Not too hot, not too cold, but just right. Temperature, heat radiation, clothing are all considerations when thinking about male fertility health.

It seems temperature is in the news.  Fears of global warming, the advantages of retiring to a warmer climate, cold hands warm heart…. When comes to our health, temperature is in on our minds.   It turns out that heat is also a consideration when looking at fertility health, in particular male fertility health.

With respect to medical testing, Male fertility health is linked most commonly to results of a semen analysis.  This is an attempt to relate the findings of looking at semen and sperm, using a microscope and other tools, to the ability of a male to conceive a child with his partner.   The semen analysis commonly looks at semen volume, sperm count or density, sperm motility and the shape of the sperm also known as the morphology.   Since the testicles make the sperm, a special focus is placed there when evaluating male fertility.

The testicles reside in the scrotum and are maintained about two degrees cooler than core body temperature.  When it’s hot, the scrotum relaxes and the testicles settle lower, and, as all men know, when it’s cold, they rise up and are held close to the body.  If testicular temperature is maintained above a desirable level, for a prolonged period, it can impair sperm production  – not just the quantity, but also the quality.  Prolonged, repeated visits, to the hot tub, for example may be relaxing, but may work against your reproductive health.

In a report from the 2007 International Brazilian Journal of Urology, men who repeatedly subjected their testicles to prolonged immersion in hot water through hot tubs,  were found to have an impairment of sperm production  in terms of count, and motility. Furthermore, after cessation of prolonged heat exposure, several patients were found to have improvement in their semen analysis.

Fever can be considered another source of heat. Prolonged fever or illness is associated with an impairment in male fertility.   Even after recovery, it may take a few months for sperm quality to return to normal.  Systemic illness such as poorly controlled diabetes can also contribute to fertility issues.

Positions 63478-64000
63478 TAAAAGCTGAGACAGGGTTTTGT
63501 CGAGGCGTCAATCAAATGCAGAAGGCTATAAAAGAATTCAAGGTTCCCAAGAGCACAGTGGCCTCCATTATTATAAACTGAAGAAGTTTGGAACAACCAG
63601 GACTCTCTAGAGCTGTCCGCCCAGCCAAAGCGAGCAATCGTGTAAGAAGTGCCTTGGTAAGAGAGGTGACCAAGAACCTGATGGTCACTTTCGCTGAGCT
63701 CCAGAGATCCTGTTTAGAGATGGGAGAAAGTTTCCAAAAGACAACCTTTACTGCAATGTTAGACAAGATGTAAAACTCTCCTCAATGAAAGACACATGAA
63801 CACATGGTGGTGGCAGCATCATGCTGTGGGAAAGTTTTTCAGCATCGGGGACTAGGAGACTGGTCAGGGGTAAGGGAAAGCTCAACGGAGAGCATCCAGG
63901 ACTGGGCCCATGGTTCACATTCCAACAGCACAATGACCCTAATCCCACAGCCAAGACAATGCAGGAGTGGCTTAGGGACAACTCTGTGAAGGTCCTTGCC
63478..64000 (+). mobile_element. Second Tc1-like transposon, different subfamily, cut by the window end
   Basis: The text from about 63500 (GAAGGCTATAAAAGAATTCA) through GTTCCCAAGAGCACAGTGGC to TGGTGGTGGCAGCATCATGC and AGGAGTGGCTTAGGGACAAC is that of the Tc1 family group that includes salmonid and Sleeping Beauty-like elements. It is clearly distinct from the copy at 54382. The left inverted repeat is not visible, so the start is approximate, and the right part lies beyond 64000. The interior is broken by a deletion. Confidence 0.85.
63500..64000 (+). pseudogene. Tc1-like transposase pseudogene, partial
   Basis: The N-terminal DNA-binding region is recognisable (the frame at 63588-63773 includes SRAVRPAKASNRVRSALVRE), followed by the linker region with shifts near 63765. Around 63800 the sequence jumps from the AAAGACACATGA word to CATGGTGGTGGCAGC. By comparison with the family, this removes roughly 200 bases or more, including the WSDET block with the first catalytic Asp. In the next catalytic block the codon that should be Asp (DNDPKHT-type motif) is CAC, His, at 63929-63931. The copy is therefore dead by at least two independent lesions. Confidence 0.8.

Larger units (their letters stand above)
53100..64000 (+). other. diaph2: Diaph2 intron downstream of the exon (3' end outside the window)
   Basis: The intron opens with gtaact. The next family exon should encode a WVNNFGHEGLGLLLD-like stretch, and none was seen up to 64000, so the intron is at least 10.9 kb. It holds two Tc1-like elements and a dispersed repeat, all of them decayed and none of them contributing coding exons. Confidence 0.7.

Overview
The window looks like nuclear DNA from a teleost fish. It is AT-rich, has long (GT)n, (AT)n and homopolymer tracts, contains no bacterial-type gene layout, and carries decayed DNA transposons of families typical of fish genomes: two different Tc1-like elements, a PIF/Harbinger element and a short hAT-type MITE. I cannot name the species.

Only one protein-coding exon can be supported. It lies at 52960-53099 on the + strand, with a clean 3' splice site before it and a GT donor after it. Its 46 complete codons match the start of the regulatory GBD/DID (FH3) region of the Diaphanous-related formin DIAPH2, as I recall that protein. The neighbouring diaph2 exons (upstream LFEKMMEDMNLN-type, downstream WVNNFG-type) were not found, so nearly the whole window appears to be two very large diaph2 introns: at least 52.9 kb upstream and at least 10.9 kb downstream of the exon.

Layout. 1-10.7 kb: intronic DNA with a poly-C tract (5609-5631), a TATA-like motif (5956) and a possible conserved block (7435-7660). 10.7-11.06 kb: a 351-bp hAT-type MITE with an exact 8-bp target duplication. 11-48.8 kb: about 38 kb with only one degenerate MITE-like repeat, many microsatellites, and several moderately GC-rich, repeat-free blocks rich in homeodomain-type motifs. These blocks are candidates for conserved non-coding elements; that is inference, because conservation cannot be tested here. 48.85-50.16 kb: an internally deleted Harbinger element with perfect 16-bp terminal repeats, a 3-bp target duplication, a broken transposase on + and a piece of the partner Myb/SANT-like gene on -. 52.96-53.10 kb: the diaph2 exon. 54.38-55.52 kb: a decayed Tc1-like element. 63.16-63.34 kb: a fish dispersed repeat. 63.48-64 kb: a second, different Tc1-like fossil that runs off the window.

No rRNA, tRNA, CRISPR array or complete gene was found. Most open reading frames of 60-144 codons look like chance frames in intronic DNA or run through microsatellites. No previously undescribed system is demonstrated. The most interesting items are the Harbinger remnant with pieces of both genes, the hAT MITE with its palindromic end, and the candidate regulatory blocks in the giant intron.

Heat radiation to the testes from outside sources is another potential contributor to abnormalities in sperm production.   Chefs that stand in front of a hot oven all day may be at risk.  New sources of heat radiation have arrived with new technologies. Recently, laptops were in the news as they produce significant heat radiation.  Something more than just pants should be between your laptop and your testicles.   Cell phones also emit microwaves when in use.  Do you keep your phone in your pocket on extended phone calls, while you talk through Bluetooth? It’s probably not a good idea, at least not for extended calls.

When it comes to heat and testicles, everyone seems focused on underwear.   Interestingly, it probably makes no difference what you wear.   In a 1998 study, 58 men were randomized to see the effects, literally of boxers versus briefs.  No significant difference could be found with respect to scrotal temperature and what type of underwear was worn.

Health considerations, lifestyle choices and environment can all affect fertility health.  Common sense advice of getting enough sleep (most of us don’t), eating right, getting exercise, avoiding smoking all count toward maximizing our potential.   Being aware of sources of excess heat, exogenous or endogenous can also help fertility patients on their way to achieving their goal of having a child.
Eric K. Seaman, M.D. About Eric K. Seaman, M.D.

Dr. Seaman is a Urologist, practicing in Millburn, NJ. He completed his urology training at Columbia Presbyterian Medical center followed by a clinical fellowship in Male Reproductive Medicine and Surgery. His practice focuses on the diagnosis and treatment of Male infertility.

Speak Your Mind